1 new potato, medium diced
2 young carrots
2 ounces kelp
1 lovage stalk, chopped
1 cup chopped dandelion leaves
1 cup chopped yellow dock greens
1 large garlic clove, diced

Fill a large soup pot with the water and add the onion, roots, beets, parsnip, potato, carrots, lovage and kelp. Bring to a simmer over a low flame and cook for about 30 minutes, or until roots and vegetables are tender.

Add greens and garlic and simmer only a few minutes more, just until the greens are wilted.
Makes 4 to 6 servings.

Dandelion Salad

(As told to me by Miss Glover, Atlanta Georgia, circa 1979)

1 bunch fresh young dandelion leaves, coarsely shredded
4 strips bacon
1 firm sweet onion, cut into thin slices
salt and pepper to taste
3 to 4 tablespoons good cider or herb-flavored vinegar

Sort through the dandelion leaves and discard stems and any leaves that seem tough. Place in a large salad bowl.

In a skillet, saute the bacon until crisp. Add the onions and briefly cook, turning once or twice just to wilt. Remove bacon and onions with a slotted spoon and mix in with the dandelion leaves, tossing briefly. (You don’t want to drain the bacon and onions, but let the grease gently coat–not drown–the leaves.)

Sprinkle the salad with salt and pepper and the vinegar. Adjust seasonings to taste.
Makes 2 servings.

Two Vinegar Tonics

An Amish recipe

1 tablespoon fresh cider vinegar
1 teaspoon honey
½ cup cold water
Mix the vinegar and honey with the water in a tall glass. Drink in the morning.

Recommended not only as an appetite suppressant but for kidney troubles and hay fever.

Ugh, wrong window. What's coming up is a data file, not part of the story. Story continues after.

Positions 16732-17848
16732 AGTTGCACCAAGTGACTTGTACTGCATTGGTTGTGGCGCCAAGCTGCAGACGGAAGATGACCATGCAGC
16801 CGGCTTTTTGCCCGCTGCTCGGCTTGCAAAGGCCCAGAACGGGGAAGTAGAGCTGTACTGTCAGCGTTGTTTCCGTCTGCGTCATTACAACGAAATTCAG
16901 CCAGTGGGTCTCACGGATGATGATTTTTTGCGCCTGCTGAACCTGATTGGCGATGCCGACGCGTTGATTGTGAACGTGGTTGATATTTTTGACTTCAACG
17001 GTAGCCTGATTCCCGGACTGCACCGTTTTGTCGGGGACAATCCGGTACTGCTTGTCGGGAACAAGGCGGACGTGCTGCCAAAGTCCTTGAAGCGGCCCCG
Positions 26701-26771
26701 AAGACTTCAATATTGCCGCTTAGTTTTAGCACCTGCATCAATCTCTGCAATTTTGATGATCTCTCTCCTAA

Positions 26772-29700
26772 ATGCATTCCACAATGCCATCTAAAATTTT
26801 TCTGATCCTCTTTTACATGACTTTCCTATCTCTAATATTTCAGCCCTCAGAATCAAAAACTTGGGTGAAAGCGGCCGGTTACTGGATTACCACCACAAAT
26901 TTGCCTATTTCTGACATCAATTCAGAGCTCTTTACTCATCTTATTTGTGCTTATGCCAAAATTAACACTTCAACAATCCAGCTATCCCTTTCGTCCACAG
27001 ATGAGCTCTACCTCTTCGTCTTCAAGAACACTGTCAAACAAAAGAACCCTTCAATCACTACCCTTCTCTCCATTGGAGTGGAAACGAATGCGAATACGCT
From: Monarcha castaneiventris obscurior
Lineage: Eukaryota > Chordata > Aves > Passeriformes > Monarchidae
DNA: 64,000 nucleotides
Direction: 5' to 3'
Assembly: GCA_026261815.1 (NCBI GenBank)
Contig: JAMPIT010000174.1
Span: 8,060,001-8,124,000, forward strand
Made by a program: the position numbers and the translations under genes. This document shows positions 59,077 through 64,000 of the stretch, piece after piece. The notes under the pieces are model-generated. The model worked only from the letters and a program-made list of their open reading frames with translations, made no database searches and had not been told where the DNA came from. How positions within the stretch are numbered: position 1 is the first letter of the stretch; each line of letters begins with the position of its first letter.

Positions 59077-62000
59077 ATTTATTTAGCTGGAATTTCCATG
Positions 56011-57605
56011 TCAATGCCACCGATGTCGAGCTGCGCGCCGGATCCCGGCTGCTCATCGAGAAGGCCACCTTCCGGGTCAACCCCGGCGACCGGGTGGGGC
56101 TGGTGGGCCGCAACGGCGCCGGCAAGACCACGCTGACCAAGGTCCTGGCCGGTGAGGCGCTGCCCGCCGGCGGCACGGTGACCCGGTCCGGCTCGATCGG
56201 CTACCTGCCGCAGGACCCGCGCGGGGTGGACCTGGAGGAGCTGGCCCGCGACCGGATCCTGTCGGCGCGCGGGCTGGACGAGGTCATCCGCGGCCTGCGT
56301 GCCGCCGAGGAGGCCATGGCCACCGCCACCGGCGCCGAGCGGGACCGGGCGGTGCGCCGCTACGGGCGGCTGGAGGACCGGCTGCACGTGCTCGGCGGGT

Makes 1 serving.

An Oxycrate

(Recommended by Dr. Robert Wallace Johnson, Nurse’s Guide and Family Assistance 1719/1720)

4 tablespoons white wine vinegar
1 ½ ounces honey
1 quart water

Mix all together in a bottle and cork.
Take 1 tablespoon in the morning.

5 thoughts on “Recipe Monday! Spring Tonics

    1. Ah, thank you! On another note, here’s how stupid I am…..I couldn’t figure out why I never got email notices of your posts and I had to go looking for them, which was fine because I love them but I didn’t want to miss them. Finally, today, I found the damn setting thing and now will receive them as soon as you write them. A happy day!

  1. Dearest Pat, thank you as ever for your fabulous posts. Every morsel is delicious. And if you hadn’t mentioned the Spring Equinox, I would have no idea. Just one thing I must mention: Wyoming. It’s really not fair (or mathematically rational) to call out WY on social distancing. There are 109 acres for every person in Wyoming, and Wyomingites have practiced a masterful balance of social responsibility and social distancing for generations. That is the very definition of high plains tundra culture. Also, WY (as a territory) gave women the right to vote in 1869, before even becoming a state, and well before 1896. (Politically motivated? Me no-know)… but the state backed it up by being the first to let women serve on juries (1870), be court bailiffs (1870), serve as justice of the peace (1870) –no, that was NOT the same woman–and elect a woman governor (1924). But good god! There is no kelp in WY, and I’m just grateful to be able to access the ingredients in your beautiful tonics here on the east coast xo

    1. You’re absolutely right. I goofed. I know people out west are among the most selfless citizens we have and in their sparse landscape know the importance of looking out for one another which is the essence of what is needed now. And a great big thank you for letting me know about the state’s women history. I ran right up to read some more about it. Along the way I found a 1921 photo of the Jackson town council–all women, each and every one looking like life would be a little richer knowing them. I wish I could post it here. Finally–and the least of it–thank you for the kind words. It helps to keep going! P.S.: You can use dried Japanese seaweed, the kind used in sushi. If you can’t find it in local markets, you can also order it on line. Just crumple it in with everything else. Will set you right up!